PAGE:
Insurance Coverage Litigation
Second Edition

By Eugene Anderson, Esq., Jordan S. Stanzler, and Lorelie S. Masters, Esq.

TABLE OF CONTENTS
Preface xxxv
Acknowledgements xxxix

CHAPTER 1 AN INTRODUCTION TO STANDARD-FORM GENERAL LIABILITY INSURANCE 1-1
§1.01 Introduction 1-3
§1.02 Standardization 1-7
          [A] Revising and "Saleability" 1-16
          [B] Effects of Standardization 1-18
§1.03 The Drafting Process: Improvements and Clarifications 1-20
§1.04 Origins of "Comprehensive" Coverage 1-22
           [A] Benefits and Selling Points of Comprehensive Coverage 1-25
           [B] Drafters of the Standard-Form Policy 1-30
§1.05 Insurance Coverage for Gradual Injury 1-31
§1.06 Insurance Coverage Under Multiple Insurance Policies 1-34
§1.07 Broad Insurance Coverage for Bodily Injury 1-35
§1.08 Broad Insurance Coverage for Loss of Use 1-36
§1.09 The Sudden-and-Accidental Pollution Exclusion 1-37
§1.10 Insurance Coverage for Business Torts 1-38
§1.11 Post-1985 Comprehensive General Liability Insurance Policies 1-39
§1.12 Anatomy of an Insurance Policy 1-42
           [A] The Declarations 1-42
           [B] Who Is an Insured 1-43
                      [1] Additional Insureds 1-45
                      [2] Exclusions 1-48
                      [3] Anti-Indemnity Statutes 1-49
                      [4] Causation and Negligence 1-49
                      [5] The "Other Insurance" Problem 1-50
                      [6] Certificates of Insurance 1-51
                      [7] Coverage for Additional Insureds 1-51
                      [8] Coverage Under Additional Insured Endorsements 1-52
                      [9] Extent of Additional Insured's Coverage 1-57
                      [10] Effect of "Other Insurance" Clauses 1-57
           [C] The Limits of Insurance 1-59
           [D] The Coverages 1-61
           [E] Exclusions 1-63
           [F] Definitions 1-64
           [G] Conditions 1-65
§1.13 Self-Insurance 1-65
           [A] Captives 1-67

CHAPTER 2 RULES OF INSURANCE POLICY INTERPRETATION 2-1
§ 2.01 Introduction: Insurance Policies as Contracts of Adhesion and Modern
           Contract Theory 2-3
           [A] The Textual Approach 2-7
           [B] Modern Contract Theory 2-9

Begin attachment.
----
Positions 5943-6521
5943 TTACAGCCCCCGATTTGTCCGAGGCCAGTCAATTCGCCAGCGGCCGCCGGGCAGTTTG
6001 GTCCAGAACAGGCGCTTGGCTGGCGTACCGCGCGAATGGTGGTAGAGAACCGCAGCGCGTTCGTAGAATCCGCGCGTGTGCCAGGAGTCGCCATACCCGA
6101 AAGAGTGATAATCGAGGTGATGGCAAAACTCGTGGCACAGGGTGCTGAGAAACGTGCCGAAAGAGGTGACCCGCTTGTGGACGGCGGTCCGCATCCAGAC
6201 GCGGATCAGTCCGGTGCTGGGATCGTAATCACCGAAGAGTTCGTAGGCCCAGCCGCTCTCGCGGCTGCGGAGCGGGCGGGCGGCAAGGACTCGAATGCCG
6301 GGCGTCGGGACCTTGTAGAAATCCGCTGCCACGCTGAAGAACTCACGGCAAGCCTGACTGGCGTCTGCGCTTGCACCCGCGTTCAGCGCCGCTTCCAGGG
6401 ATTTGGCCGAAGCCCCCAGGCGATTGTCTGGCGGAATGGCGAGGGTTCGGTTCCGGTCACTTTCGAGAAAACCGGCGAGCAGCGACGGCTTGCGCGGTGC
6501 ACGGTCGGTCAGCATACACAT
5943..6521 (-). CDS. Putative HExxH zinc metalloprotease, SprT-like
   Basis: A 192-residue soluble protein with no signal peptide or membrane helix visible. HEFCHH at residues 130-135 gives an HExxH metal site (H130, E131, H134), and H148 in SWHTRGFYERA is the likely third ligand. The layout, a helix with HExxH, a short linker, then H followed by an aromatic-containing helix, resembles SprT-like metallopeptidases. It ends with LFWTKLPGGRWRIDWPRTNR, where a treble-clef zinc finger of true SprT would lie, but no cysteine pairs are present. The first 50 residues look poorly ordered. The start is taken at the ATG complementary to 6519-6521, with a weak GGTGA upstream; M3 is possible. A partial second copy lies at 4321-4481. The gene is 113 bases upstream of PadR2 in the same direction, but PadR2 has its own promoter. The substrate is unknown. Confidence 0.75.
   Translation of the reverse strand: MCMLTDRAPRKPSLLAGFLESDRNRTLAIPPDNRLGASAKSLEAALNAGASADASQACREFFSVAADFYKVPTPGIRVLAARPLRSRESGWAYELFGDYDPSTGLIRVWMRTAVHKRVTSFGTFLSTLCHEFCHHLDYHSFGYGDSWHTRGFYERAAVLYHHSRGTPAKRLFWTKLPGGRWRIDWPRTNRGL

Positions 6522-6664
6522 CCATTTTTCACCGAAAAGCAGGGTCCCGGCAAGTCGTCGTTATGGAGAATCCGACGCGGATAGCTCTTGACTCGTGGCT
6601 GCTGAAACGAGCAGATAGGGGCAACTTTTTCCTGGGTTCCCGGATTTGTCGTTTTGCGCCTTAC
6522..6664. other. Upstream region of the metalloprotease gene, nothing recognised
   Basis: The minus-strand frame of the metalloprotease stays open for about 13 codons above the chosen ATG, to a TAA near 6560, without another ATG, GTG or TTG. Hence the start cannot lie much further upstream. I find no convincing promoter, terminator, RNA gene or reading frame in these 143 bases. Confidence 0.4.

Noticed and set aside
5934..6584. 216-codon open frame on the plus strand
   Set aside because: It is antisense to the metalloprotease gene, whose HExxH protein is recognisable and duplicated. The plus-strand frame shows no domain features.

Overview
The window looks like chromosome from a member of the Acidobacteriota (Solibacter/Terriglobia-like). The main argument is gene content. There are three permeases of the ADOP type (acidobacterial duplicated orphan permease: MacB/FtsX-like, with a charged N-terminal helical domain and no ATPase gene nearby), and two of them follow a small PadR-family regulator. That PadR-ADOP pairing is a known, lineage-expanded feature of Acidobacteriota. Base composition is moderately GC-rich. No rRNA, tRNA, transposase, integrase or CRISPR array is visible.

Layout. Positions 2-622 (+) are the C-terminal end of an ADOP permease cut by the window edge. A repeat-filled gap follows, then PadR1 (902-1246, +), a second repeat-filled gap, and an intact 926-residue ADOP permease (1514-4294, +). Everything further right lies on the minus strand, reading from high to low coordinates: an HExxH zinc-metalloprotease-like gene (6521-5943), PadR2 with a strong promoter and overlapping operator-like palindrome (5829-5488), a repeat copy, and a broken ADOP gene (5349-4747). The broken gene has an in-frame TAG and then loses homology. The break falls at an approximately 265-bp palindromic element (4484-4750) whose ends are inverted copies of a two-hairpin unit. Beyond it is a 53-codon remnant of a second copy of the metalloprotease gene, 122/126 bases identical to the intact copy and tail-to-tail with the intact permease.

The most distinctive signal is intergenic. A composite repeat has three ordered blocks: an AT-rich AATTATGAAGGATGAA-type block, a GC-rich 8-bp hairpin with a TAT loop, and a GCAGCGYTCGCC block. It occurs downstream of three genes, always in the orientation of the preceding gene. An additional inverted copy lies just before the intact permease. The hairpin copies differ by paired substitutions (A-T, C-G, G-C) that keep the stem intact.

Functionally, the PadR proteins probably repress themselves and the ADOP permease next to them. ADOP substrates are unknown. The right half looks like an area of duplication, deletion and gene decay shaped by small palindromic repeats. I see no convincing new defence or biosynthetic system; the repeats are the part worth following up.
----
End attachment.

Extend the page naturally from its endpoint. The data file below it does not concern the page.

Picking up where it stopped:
§2.02 The Purpose of Insurance 2-21
§2.03 Plain and Ordinary Meaning 2-24
§2.04 Ambiguity Construed Against the Drafter 2-28
§2.05 The Reasonable Expectations Doctrine 2-36
           [A] Varied Applications 2-44
§2.06 Use of Evidence Outside the Insurance Policy to Interpret the Meaning
           of an Insurance Policy Term . 2-49
§2.07 Evidence of Trade Usage, Course of Dealing, and Course of Performance 2-57
           [A] Trade Usage 2-57
           [B] Course of Dealing and Course of Performance 2-59
§2.08 Varieties of Evidence 2-60
           [A] Regulatory History 2-67
           [B] Advertising and Promotional Materials: Elements of the "Contract" 2-68
           [C] Inconsistent Positions 2-70
           [Dl Other Documentary Evidence 2-70
           [El Expert Testimony 2-73
§2.09 Arguments for Relaxing the Contra Proferentem Doctrine 2-76
           [A] Rules for Interpreting Insurance Policy Terms Drafted by the
                  Policyholder 2-77
           [B] The "Sophisticated Policyholder" Defense 2-78

CHAPTER 3 INSURANCE COMPANY'S DUTY TO DEFEND AND PAY DEFENSE COSTS AND DUTY TO SETTLE 3-1
§3.0l Introduction 3-3
           [A] The Duty to Defend and the Duty to Pay Defense Costs 3-4
           [B] Contents of This Chapter 3-7
§3.02 The Potential-for-Coverage Standard 3-9
           [A] Groundless, False, or Fraudulent Claims 3-15
           [B] Multiple Claims, Some Covered, Others Not 3-18
           [C] Environmental Cases 3-25
           [D] Pre-Tender Defense Costs 3-30
§3.03 Use of Extrinsic Facts to Determine an Insurance Company's Duty to
           Defend 3-34
§3.04 Insurance Company's Duty to Investigate 3-40
§3.05 Resolution of Doubts Regarding the Insurance Company's Duty to Defend 3-45
§3.06 Disclaimers of Liability and Reservations of Rights 3-51
           [A] Reservation of Rights 3-53
           [B] Disclaimers of Liability 3-56
                    [1] Effect of Failure to Assert Defenses with Specificity in
                          Disclaimer 3-57